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Busoga Farmers Rush To Plant

by Wangah Wanyama
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By George Bita               

The start of the rainy season characterised by downpours in most parts of Busoga has excited farmers in the sub-region.

According to Alex Alema, a farmer at Kasozi village, Namugongo sub-county of Kaliro district, the rains that started in March are giving farmers a wake-up call to get to the gardens.

“It is time to plant maize, groundnuts and beans that I will sell after harvesting in about three months’ time. These are the first rains of the year and every seasoned farmer looks forward to them after the December to February dry spell,” Alema says.

Gregory Babalanda, a farmer at Mulanga village, Nawandala sub-county in Iganga district narrates that the rains have provided much-needed moisture to ensure healthy growth of crops.

“My coffee and bananas had started getting yellow leaves due to the dry spell. However, the rains have turned this round with green cover taking over,” Babalanda assures.

He notes that his fish ponds depend on a natural water supply from the nearby wetland which must be replenished by rainfall.

David Kyera, a farmer at Bugole B village in Iganga district expressed joy over the rains saying as a vanilla farmer, he was at a loss when shade trees started drying up.

“Now with the rains in place the bananas will have good shade as well as other trees. This makes the vanilla climbers grow healthy away from direct sunlight thereby giving a good yield,” Kyera explains.

Planting period

Charles Kiwanuka, an urban farmer at Busei zone in Iganga municipality observes that the onset of the rainy season kick-starts the planting period for farmers.

“Our maize, beans and other seeds are now being planted. Those who grow potatoes, watermelon and vegetables are equally busy planting,” Kiwanuka notes.

Patrick Bungu, a farmer at Kidiki village, Kamuli district says his cattle would equally have enough pasture to graze on.

“In the meantime, we have been using silage as a feeding option. When the rain comes, the vegetation increases to significant levels,” he says.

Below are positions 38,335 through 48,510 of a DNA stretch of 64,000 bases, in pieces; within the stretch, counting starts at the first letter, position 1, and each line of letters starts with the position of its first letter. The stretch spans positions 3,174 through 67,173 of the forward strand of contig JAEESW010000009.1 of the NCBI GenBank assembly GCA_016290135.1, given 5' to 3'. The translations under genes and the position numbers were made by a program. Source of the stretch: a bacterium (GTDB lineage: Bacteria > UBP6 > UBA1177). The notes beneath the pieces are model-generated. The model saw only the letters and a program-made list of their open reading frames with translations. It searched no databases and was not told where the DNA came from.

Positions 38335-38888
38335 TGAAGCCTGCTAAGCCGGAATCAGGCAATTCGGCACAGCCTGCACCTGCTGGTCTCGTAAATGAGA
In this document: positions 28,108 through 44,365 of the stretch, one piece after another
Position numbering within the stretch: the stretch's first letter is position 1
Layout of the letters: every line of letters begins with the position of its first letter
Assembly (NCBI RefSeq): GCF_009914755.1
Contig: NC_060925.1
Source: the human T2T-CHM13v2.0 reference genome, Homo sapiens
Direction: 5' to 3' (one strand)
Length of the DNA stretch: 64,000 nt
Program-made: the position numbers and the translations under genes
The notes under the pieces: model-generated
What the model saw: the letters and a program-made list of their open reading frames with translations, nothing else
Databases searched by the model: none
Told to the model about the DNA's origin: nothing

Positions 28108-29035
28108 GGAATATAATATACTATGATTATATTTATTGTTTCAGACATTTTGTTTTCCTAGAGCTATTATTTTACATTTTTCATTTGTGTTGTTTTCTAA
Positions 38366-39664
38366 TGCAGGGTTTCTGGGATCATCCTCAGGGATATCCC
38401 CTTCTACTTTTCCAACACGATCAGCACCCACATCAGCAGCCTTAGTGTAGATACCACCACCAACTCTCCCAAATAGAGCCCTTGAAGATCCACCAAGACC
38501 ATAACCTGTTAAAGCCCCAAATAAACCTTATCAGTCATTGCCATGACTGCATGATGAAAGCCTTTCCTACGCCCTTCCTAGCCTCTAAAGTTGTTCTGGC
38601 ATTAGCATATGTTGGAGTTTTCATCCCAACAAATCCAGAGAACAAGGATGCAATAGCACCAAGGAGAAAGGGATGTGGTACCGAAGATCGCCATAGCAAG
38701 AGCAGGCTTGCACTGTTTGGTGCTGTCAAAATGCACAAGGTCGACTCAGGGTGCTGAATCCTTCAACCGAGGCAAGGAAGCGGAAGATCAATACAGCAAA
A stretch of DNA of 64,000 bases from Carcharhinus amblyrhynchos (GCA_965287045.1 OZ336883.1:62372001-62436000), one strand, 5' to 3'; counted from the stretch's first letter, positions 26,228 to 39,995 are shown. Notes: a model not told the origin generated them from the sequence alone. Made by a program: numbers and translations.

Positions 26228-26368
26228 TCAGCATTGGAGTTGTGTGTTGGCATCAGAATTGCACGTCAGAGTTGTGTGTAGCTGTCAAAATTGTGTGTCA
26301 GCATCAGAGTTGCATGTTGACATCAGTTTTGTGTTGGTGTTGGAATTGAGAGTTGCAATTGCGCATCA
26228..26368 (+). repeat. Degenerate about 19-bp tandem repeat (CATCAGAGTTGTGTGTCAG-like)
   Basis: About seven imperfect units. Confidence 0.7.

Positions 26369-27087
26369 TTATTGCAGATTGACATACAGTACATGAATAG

Harvesting option

Alema urges farmers with water-harvesting tanks to take advantage of this resource and store enough for future use.

“I have seen farmers who use underground plastic tanks to trap this precious liquid. It is then let out into gardens by gravitational-flow irrigation,” Alema says.

Babalanda says he collects the rain water and gradually makes it flow into his four 30 x 60 ft fish ponds that contain an estimated 2, 000 catfish.

Challenges cited

Apollo Musita, the Namutumba district agricultural officer warns farmers against relying a lot on rains which of late have become unpredictable.

“Worse still, the rains may increase to stormy nature after the crops have taken root. In the recent seasons, farmers in the area have lost their crop to hailstorms,” he says.

Kiwanuka says the farm inputs like fertilisers are expensive yet for proper growth the soil capacity has to be boosted.

“Gone are the days when a farmer would keep his maize or bean seeds from the harvest stock to plant the next season. Each season nowadays comes with fresh purchases,” he laments.

Farmers planting groundnuts in Budoma village, Luuka district. Photos by George Bita

Authoritative advice

David W. Elweru, the acting executive director of Uganda National Meteorological Authority (UNMA) notes that eastern Lake Victoria and south eastern region where Busoga lies would experience near normal rains.

He explains that ‘near normal’ doesn’t mean the region would generally have little rainfall as the implication is that the rainfall received is adequate to support normal socio-economic activities including agriculture.

“The onset of the seasonal rainfall is expected around mid-March after dry conditions since January. The peak is likely to be in mid-April with rains stopping around early to mid-June,” Elweru states in a February 28th report.

Elweru urges farmers to be on the lookout for flash floods that may arise due to isolated downpours.

He encourages farmers to prepare their gardens and plant early so as to maximally benefit from all the available water.

What others say

Monica Mutesi, farmer from Namutumba town, Namutumba district

After drying the farm harvest during the dry spell, it is time for rains to come in and we plant again. I am happy that it is planting season once more.

Andrew Tasaga, farmer from Bugodi village, Mayuge district

My banana crops had started drying up as well as orange trees. The rains have indeed come at the right moment.

Jacquilene Nabulumba, farmer based in Iganga municipality, Iganga district Every time it rains, seasoned farmers get elated. The presence of water on the farm is a blessing to proper plant and animal growth.

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